Home History books McKeever slips into the history books in Beijing

McKeever slips into the history books in Beijing


Canada’s Brian McKeever and his guide Graham Nishikawa compete in the Men’s Paralympic Cross Country Skiing Middle Distance Free Technique event at the 2022 Paralympic Winter Games in Zhangjiakou, China on Saturday March 12, 2022. McKeever won his 16th Paralympic gold medal today. THE CANADIAN PRESS/AP-Shuji Kajiyama

It was by a happy coincidence that Brian McKeever wore bib number 16 on Saturday.

The Canadian cross-country skiing legend won his 16th Paralympic gold medal, tying German alpine skier Gord Schoefelder for the most wins by a male winter Paralympian.

McKeever wrote the final golden chapter of his remarkable career, claiming victory in his final individual event at the Paralympic Games in Beijing with longtime guide and friend Graham Nishikawa. The 42-year-old from Canmore, Alta., has swept the podium in all three individual cross-country events for four straight Paralympic Games.

But it was never about making history for McKeever, more about taking it one run at a time and enjoying the journey.

“I never thought about (the record),” McKeever said. “And, to be perfectly honest, that wasn’t the point. It was just about trying to have a good day, and that’s what we’ve always done, we tried to have our best day. of the day. Performance on demand is very, very hard to achieve. And with the fact that we’ve been doing it for years… I’m proud of what we’ve done here. Especially as a group of aging veterans.

Canadian Natalie Wilkie won her third medal of the Games, a silver medal in the women’s 10 km cross-country race.

The Canadian team has 23 medals — eight gold, five silver and 10 bronze — and will finish third behind China and Ukraine. Canada will add at least one more to that total, a guaranteed gold or silver medal in para hockey on Sunday morning. The cross-country relay also has a solid medal chance. Canada’s medals will mark the second best Paralympic Winter Games in history, following 28 medals four years ago in Pyeongchang.

McKeever, who began losing his sight at 19 due to Stargardt disease, an inherited degenerative disease, covered the 12.5 kilometer course on Saturday in a time of 33 minutes 6.6 seconds. He and Nishikawa wore number 16 as the last skiers to leave the start line. They methodically separated the peloton in synchronized ski shots en route to victory.

Nishikawa collapsed after crossing the finish line.

“(McKeever) is in incredible shape. He definitely put me under the ground. I had my work cut out today and I was absolutely exhausted on the line,” Nishikawa said. “We’ve had such a long journey together so it was really special to be able to do it once again and I just wanted to make sure we had a good race today.

“Brian makes it look easy, but I’ve had a front row seat to see what he does, and it’s amazing. He works so hard. He’s so professional and he loves to ski. It was a fun day for me.”

Sweden’s Zebastian Modin, who won silver with guide Emil Joensson Haag in 33:59.1, praised McKeever for his tremendous contributions to cross-country skiing.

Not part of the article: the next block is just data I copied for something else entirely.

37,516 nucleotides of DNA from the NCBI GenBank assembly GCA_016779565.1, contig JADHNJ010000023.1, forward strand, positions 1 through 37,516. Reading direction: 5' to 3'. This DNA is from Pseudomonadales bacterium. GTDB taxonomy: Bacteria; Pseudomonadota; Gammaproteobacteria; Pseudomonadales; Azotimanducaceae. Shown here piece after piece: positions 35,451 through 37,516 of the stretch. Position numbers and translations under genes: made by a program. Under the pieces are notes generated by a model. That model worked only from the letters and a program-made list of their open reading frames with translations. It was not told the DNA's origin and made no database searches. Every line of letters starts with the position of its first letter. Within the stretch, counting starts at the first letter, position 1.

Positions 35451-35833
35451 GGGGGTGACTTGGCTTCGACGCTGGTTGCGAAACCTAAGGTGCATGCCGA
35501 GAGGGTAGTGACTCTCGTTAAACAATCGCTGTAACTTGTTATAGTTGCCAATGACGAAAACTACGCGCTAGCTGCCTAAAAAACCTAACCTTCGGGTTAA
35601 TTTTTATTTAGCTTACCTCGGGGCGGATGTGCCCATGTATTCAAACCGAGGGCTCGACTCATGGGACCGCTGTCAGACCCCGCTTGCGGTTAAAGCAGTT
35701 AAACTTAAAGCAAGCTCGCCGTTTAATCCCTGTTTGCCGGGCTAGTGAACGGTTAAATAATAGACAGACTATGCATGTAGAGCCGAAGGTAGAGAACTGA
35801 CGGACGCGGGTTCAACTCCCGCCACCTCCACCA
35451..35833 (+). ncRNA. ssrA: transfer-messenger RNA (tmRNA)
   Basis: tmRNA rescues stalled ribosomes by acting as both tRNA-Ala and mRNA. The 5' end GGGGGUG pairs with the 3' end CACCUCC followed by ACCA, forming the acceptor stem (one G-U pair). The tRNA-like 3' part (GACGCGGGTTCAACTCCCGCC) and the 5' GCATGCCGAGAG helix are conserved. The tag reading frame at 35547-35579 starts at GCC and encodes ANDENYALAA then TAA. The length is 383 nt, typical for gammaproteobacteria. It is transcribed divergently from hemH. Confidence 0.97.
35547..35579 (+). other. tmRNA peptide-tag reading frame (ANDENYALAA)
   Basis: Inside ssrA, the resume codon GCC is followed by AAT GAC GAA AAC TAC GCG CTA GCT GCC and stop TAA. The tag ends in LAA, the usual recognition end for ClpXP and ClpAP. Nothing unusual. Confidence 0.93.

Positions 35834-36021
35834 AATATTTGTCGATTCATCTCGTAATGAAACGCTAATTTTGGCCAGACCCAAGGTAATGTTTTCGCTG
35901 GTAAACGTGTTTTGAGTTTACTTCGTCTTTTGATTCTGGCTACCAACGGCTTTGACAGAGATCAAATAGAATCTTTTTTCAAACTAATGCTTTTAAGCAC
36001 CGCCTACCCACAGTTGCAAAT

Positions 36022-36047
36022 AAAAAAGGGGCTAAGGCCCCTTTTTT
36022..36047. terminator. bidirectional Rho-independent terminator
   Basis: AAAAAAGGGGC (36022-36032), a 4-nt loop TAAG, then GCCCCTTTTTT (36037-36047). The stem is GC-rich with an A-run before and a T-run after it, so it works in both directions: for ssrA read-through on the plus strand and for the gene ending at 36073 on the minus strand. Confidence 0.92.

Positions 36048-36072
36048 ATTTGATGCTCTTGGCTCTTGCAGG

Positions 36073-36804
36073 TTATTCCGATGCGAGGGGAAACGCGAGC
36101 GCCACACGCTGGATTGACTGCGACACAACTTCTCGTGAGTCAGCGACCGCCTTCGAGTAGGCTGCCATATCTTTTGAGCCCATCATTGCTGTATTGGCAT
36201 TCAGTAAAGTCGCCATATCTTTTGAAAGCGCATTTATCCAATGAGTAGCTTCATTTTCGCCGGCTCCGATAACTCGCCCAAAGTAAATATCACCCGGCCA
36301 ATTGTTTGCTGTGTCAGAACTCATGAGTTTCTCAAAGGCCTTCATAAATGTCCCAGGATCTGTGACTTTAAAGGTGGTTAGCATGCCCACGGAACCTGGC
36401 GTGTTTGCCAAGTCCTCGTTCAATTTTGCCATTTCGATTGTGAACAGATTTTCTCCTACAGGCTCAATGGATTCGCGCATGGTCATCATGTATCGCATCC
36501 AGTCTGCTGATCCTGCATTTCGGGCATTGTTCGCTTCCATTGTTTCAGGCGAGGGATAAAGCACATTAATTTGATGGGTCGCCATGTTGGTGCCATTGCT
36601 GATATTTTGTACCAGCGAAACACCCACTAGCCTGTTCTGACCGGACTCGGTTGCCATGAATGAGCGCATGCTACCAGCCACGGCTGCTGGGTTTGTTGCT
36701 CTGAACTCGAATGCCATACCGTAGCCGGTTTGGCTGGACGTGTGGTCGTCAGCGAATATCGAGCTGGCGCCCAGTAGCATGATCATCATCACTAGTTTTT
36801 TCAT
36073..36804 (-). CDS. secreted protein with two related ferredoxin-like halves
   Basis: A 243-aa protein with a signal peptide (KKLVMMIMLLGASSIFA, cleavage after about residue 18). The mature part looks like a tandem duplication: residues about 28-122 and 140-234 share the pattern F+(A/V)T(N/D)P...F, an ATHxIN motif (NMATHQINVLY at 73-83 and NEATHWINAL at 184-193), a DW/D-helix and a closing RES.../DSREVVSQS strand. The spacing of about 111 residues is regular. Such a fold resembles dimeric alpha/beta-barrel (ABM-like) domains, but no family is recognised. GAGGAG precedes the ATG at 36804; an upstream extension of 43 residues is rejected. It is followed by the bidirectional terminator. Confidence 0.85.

“Brian is amazing,” Modin said. “He’s been pushing ahead for so many years and showing what a para-athlete can do. He’s raised the standard of our circuit and para sport. We have to be thankful for everything he’s done for us. .”

Ukrainian Dmytro Suiarko and guide Oleksandr Nikonovych finished third.

McKeever’s historic victory comes almost to the day two years since the global COVID-19 pandemic exploded around the world, immobilizing Canadian athletes amid travel restrictions and training center closures.

McKeever said the pandemic made him appreciate competing in Beijing even more.

“It’s hard work,” he said. “You want to stay on top, keep the lifestyle that we’ve become used to, the travels, the experiences, the adventures and all of that is very, very near and dear to our hearts.

“We’ve always tried to enjoy these adventures, especially last year, two years ago without being able to travel through COVID. As much as you understand everyone is in this together, and we’re trying to keep our each other and doing our best, there was a mental hit for sure. It made us much more grateful… and we realize why we love him and what we’ll miss when we’re done.”

Wilkie, a 21-year-old runner from Salmon Arm, B.C., who won gold in the sprint and long-distance races earlier in the Games, took silver Saturday in 41.45 .3, despite a fall in the last part of the descent. The course had also turned to mush in the 14C heat at the Zhangjiakou National Biathlon Center.

“It’s unbelievable. I know it’s not gold, but I can’t believe it,” Wilkie said. “It was one of the toughest races I’ve ever done. Coming off the start line, I knew it would be tough because the snow felt like I was going through a meter of slush.”

Wilkie is skiing with a pole after losing four fingers on her left hand when she got it stuck in a jointer in high school carpentry class. She now has six Paralympic medals, stepping onto the podium three times in a spectacular Paralympic debut in Pyeongchang at the age of 17, the youngest member of Canada’s team at these Games.

Oleksandra Kononova won the gold medal in 41:18.0, while her Ukrainian teammate Iryna Bui took bronze. Britany Hudak of Prince Albert, Sask., was seventh.

Collin Cameron of Bracebridge, Ont., already a double bronze medalist in Beijing, narrowly missed the podium in the men’s 10 kilometer seated standings, finishing fourth.

Elsewhere on Saturday, Michaela Gosselin finished fourth in women’s slalom as Canada’s top alpine skier on the day.

This report from The Canadian Press was first published on March 12, 2022.